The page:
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CHAMBERSBURG — The Lenfest Scholars Foundation recently awarded five Chambersburg Area Senior High School (CASHS) juniors four-year scholarships of up to $12,000 per year. 

CASHS Juniors Get Lenfest Scholarships
From left to right: Eduardo Meija, Katelyn Jones, Emily Roat, Milo Miller, Enrique Del Leon-Raya.

The students, Katelyn Jones, Enrique Del Leon-Raya, Milo Miller, Emily Roat, and Eduardo Meija, were selected from only 32 available scholarships that are awarded each year in partnering high schools in south-central and southeastern Pennsylvania.

“I was over the moon when I found out they were selected for the scholarship,” said Stephanie Parrett, International Baccalaureate (IB) English and Honors English teacher at CASHS.

All of the students selected for the scholarship are enrolled in Parrett’s IB English class and received assistance from her during the application process.

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“She worked closely with each one of us, not just those of us who were selected for the scholarship,” said Enrique Del Leon-Raya. “We even had students that were selected last year come in and give us advice on our applications and answer questions. I owe a big ‘thank you’ to her because she was the one who really helped us with our essays.”

The Lenfest Scholarship application begins with writing an essay and increases in difficulty as a student is selected for the next step.

“Many students apply each year and we have them create draft essays,” said Parrett. “From there, if the students have the initiative to go forward, we hold different sessions, writing workshops, and even have different teachers come and give them advice. It’s a really authentic process that sees students grow through each draft.”

29 students at CASHS were selected as semi-finalists and were asked to provide teacher and counselor letters of recommendations and to write three additional essays. Of those students, eight were selected as finalists and were interviewed in person by a panel from the Lenfest scholarship selection committee.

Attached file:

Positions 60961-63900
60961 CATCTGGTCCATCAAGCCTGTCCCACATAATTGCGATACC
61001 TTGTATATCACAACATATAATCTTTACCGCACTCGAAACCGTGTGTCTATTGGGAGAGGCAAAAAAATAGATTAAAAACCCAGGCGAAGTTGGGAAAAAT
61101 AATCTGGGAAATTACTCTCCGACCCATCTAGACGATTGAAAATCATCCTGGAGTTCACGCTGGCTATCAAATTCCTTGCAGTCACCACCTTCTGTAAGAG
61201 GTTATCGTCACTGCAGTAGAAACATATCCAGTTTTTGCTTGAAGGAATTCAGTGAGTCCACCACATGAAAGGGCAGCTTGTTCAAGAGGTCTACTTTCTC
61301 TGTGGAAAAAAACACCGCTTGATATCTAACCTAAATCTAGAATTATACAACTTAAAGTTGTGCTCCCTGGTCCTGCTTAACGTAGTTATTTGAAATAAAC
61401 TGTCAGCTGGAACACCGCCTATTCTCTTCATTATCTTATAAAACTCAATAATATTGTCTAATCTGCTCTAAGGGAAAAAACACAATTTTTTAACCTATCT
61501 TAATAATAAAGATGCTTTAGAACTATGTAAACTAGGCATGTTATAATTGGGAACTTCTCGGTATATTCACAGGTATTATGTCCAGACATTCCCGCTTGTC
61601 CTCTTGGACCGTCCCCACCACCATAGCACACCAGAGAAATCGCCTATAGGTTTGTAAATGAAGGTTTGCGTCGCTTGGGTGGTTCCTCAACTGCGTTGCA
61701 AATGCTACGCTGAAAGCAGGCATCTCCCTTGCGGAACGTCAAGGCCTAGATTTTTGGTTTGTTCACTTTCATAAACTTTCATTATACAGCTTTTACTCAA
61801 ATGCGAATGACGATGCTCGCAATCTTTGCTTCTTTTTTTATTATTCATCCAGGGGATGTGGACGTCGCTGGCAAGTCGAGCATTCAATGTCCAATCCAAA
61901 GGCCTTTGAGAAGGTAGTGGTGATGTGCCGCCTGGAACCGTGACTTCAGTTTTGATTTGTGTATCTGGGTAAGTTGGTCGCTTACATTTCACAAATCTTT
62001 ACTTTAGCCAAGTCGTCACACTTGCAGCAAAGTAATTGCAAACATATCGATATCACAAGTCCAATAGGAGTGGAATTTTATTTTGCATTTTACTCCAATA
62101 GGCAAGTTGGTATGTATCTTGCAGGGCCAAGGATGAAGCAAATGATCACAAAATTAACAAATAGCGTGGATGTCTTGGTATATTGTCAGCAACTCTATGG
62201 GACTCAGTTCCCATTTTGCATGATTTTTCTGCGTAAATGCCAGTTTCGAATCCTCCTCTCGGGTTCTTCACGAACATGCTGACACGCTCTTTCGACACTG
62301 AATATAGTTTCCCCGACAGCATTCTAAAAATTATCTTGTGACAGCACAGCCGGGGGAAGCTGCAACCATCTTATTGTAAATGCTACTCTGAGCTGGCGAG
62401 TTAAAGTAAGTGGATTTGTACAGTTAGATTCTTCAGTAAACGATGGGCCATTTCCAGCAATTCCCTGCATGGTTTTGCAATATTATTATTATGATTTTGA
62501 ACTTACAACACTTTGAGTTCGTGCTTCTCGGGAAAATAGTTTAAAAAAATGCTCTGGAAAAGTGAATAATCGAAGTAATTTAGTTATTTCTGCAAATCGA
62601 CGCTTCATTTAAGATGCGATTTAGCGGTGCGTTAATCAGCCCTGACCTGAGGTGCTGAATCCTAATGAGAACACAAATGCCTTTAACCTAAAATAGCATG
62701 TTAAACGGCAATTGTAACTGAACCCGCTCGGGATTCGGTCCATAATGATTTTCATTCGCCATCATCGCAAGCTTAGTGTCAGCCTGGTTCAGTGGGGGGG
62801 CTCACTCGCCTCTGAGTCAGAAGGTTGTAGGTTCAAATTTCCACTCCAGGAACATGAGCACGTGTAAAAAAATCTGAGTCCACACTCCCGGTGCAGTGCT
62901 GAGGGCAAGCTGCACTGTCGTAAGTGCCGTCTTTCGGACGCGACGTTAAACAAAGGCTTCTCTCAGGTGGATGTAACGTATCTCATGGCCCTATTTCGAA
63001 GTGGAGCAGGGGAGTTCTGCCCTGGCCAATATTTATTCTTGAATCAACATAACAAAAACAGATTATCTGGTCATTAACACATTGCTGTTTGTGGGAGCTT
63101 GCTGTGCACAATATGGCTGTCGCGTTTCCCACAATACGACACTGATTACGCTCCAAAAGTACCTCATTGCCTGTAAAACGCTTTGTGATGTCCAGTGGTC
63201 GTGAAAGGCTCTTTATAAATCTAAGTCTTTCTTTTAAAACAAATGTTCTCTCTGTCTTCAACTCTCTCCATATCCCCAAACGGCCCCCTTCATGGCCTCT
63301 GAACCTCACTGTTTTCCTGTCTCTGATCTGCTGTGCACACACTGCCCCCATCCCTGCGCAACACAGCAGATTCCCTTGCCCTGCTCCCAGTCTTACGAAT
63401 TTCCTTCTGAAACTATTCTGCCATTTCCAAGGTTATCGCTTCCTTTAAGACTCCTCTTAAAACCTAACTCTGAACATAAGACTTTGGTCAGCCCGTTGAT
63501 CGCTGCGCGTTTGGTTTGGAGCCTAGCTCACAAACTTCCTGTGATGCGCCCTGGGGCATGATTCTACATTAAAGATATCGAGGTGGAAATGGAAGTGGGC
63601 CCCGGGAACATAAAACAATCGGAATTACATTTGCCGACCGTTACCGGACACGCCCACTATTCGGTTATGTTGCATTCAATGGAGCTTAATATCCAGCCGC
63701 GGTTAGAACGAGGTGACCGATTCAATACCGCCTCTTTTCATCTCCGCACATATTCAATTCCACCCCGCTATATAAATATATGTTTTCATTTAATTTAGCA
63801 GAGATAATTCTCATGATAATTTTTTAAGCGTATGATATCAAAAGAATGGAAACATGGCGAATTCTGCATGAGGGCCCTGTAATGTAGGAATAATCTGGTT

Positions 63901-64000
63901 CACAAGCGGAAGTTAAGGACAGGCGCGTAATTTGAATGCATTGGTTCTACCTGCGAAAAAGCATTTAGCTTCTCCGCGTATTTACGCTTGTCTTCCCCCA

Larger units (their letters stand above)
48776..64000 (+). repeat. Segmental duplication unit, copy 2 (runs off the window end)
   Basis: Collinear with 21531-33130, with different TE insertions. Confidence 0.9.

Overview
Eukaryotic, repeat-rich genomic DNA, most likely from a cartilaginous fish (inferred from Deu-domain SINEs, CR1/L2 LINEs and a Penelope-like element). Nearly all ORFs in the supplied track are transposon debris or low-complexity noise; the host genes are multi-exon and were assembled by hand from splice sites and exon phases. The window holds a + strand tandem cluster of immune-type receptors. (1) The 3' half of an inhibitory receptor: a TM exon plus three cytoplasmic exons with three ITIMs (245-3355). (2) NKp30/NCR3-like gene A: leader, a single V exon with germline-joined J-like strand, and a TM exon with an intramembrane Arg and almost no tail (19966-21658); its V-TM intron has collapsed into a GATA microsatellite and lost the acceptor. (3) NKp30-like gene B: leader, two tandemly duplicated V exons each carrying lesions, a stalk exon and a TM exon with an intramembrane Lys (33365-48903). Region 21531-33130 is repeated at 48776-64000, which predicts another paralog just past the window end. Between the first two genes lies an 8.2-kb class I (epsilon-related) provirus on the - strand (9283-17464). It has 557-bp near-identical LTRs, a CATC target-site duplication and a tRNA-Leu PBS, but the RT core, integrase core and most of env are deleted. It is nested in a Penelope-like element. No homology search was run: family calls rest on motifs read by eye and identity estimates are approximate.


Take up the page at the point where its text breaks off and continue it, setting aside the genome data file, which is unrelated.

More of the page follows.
Students answered questions about both their essays and their views on current topics and events.

“We went to Dickenson College in Carlisle and there were six interviewers,” said Katelyn Jones. “They asked us questions about our essays and about us in general, but they also asked us to talk about a controversial topic and how we felt about it, which was difficult to answer.”

Even though most of the students found the interview process to be difficult, five of the eight finalists from CASHS were awarded Lenfest Scholarships.

“I got the e-mail that I was selected for the scholarship on the bus, but I didn’t open it until I got home because I thought, ‘this could be it or not,’” explained Enrique Del Leon-Raya. “When I got home and opened it I was really surprised.”

“My brother and I were home alone when I learned that I got it and I started screaming. I was so excited,” said Milo Miller. “I had been obsessively checking my e-mail for a week and was just looking for it to say, ‘sorry but you didn’t make it,’ because the process was super hard and we were grilled in the interviews.”

Students selected for the scholarship receive more than just financial assistance; they become part of a learning community that features mentoring and academic support to achieve their long-term goals.

“It’s not just about the money with the scholarship,” added Emily Roat. “I didn’t realize how much more there is to the program until we got through the application process. There’s counseling, tutoring, mock tests, and so much more than just money. They really are trying to prepare us for the future.”

According to the Lenfest website, the scholarship program was started by H.F. (Gerry) and Marguerite Lenfest as a way to create opportunities for rural Pennsylvania students.

Since 2001, the Lenfest College Scholarship Program has helped talented students from southeastern and central Pennsylvania pursue their dreams.

Hundreds of students have benefitted from the program.

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